When Chris Gill returned from seven years in the Far East running huge projects for a global company, he felt that he was ready to work for the most demanding clients in the world... kids.
I understand that this venture is completely new territory for you Chris, could you give me a bit of background about yourself and how Kids Aloud came about?
I wanted to do something back in the UK after working for seven years in the Far East for BOC and there seemed to be a lot of opportunities in the leisure sector. In the food and beverage area in particular there seemed to be massive gaps both in the offering and the customer service. I looked at setting up a restaurant, but I think that not having a culinary background and having to rely on someone else would have been pretty high risk.
I was in a children?s playcentre mulling over my options with my daughter who was five at the time when the penny dropped. I literally did the numbers on the back of a napkin. It was pretty
awful, we were in a warehouse, the food and beverage was rank, the service wasn?t great and this guy was turning over about a million a year.
After a lot of research in Australia, America and the UK it was pretty obvious that there was a massive opportunity, it was a fragmented market in which the whole offering was pretty poor. There was an opportunity to get it right and then leverage it across multiple sites. I therefore took the decision to leave BOC about fifteen months ago, took my share options and redundancy and funded the pilot site.
So distil for me what this place is about.
The model I have created is a great location, a fit out that is as comfortable for adults as it is exciting for kids, a great food and beverage offering and all in all a business that is a real adult and child leisure destination.
So, you made the leap, you are back in the UK with the business model, take me through the decision making process, particularly regarding the food and beverage offering, where do you start regarding appointing a kitchen supplier?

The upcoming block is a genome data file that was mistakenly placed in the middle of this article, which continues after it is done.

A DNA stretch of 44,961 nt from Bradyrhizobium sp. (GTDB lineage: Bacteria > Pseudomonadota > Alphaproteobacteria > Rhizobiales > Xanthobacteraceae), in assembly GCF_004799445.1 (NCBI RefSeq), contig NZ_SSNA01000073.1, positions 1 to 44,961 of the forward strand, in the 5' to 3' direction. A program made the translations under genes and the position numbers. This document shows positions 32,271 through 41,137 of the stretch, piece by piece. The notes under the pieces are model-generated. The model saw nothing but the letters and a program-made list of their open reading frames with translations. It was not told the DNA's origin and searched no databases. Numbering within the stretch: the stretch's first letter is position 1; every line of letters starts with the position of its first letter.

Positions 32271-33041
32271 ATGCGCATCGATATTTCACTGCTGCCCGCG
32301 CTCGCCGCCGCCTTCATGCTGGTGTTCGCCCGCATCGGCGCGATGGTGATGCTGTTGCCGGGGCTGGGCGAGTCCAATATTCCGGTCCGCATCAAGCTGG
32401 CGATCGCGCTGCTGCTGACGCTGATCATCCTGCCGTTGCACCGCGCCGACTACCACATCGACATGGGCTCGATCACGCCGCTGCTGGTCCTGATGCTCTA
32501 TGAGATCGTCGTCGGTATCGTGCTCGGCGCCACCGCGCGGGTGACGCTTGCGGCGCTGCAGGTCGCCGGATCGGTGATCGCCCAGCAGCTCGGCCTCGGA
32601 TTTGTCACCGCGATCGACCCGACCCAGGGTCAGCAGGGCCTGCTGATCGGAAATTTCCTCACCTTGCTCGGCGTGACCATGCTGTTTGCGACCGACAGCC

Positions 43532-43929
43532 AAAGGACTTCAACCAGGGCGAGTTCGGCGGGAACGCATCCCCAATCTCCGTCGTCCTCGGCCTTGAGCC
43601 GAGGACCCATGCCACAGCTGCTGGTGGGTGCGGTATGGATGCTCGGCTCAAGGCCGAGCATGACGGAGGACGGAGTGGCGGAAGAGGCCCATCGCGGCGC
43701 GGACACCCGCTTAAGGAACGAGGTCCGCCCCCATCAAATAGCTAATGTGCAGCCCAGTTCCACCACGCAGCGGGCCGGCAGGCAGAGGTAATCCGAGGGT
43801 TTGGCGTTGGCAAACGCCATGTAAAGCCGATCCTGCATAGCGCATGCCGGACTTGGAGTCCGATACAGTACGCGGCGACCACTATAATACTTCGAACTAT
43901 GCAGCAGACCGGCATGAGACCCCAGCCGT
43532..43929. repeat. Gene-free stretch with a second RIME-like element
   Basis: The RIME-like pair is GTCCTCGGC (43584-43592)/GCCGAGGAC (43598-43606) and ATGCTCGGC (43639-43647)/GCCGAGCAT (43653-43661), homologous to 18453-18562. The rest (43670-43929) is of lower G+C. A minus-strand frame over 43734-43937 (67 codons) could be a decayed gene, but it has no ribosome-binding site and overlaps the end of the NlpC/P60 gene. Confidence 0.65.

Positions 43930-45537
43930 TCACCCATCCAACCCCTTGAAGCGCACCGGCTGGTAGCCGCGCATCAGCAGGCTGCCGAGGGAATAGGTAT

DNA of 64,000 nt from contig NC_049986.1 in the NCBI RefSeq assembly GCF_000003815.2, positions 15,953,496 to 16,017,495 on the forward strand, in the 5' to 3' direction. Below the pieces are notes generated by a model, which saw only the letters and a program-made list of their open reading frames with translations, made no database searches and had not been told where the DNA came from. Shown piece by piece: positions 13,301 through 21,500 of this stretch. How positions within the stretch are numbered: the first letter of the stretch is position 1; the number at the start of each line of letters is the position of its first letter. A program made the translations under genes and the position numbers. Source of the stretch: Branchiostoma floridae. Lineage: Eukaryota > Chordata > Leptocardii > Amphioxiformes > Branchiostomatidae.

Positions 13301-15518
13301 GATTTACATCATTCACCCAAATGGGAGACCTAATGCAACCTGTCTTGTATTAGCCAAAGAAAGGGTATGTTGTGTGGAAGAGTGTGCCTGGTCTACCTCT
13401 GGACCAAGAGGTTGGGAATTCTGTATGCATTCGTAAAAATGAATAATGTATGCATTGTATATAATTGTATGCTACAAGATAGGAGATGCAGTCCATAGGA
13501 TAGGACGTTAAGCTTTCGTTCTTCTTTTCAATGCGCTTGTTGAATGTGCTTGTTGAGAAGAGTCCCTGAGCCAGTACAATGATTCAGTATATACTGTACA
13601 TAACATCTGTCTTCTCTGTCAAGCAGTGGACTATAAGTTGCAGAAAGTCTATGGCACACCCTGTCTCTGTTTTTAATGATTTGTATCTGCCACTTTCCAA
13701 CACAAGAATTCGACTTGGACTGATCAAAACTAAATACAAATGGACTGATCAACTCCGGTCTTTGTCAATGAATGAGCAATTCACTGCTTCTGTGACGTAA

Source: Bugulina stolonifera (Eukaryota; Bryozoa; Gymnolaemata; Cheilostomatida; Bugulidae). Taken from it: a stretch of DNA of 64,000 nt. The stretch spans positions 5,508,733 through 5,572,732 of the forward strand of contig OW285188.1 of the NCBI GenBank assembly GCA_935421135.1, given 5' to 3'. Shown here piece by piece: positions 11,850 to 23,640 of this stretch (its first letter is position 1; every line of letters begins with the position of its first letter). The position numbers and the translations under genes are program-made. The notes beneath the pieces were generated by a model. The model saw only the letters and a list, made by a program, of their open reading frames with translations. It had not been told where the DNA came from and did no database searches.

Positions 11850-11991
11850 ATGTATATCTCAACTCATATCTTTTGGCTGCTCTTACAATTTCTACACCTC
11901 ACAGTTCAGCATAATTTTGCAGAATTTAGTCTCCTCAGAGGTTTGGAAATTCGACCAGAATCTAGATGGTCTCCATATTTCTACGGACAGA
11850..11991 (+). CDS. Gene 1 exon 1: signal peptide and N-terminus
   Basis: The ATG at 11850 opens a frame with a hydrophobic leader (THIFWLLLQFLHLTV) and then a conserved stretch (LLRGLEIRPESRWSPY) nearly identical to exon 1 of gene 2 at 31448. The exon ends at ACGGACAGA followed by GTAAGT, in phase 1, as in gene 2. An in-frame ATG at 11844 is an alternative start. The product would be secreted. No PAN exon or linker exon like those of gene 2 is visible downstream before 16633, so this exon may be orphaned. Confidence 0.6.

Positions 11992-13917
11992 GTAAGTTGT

Two decisions really to start with, one was to appoint a main contractor, who had got some experience in doing leisure builds before, and secondly to get some expertise on the cooking and kitchen side in terms of choosing a supplier, putting the kit together and putting a menu together.
So how were you made aware of Vision?
We found a consultant chef through the recruitment agency I was using, he helped us put some initial scopes together for the kitchen design, he told me about Vision and was very complimentary about them. They sounded like the type of people I could work with and so they went on the tender list.
Oh, so it wasn?t cut and dried for Vision?
No, Domino, the main contractor put two other suppliers on there also.
So what factors did the suppliers need
Initially I needed to get my head around what we could practically do in a play centre environment. I didn?t just want standard remit nuggets and chips, jacket potato with fillings, sausage and chips, that?s not what we are about, the food is a core part of the brand. The whole issue around children?s obesity and healthy eating in schools needed acknowledgement, in this environment where the child is getting an hour and a half of aerobic exercise, why not offer them good healthy balanced choices of food, as opposed to something that works against the
exercise? Mum?s and dad?s want their children to have good quality home cooked food, it?s what people have come to expect in retail environments. I conveyed all these sentiments to each supplier.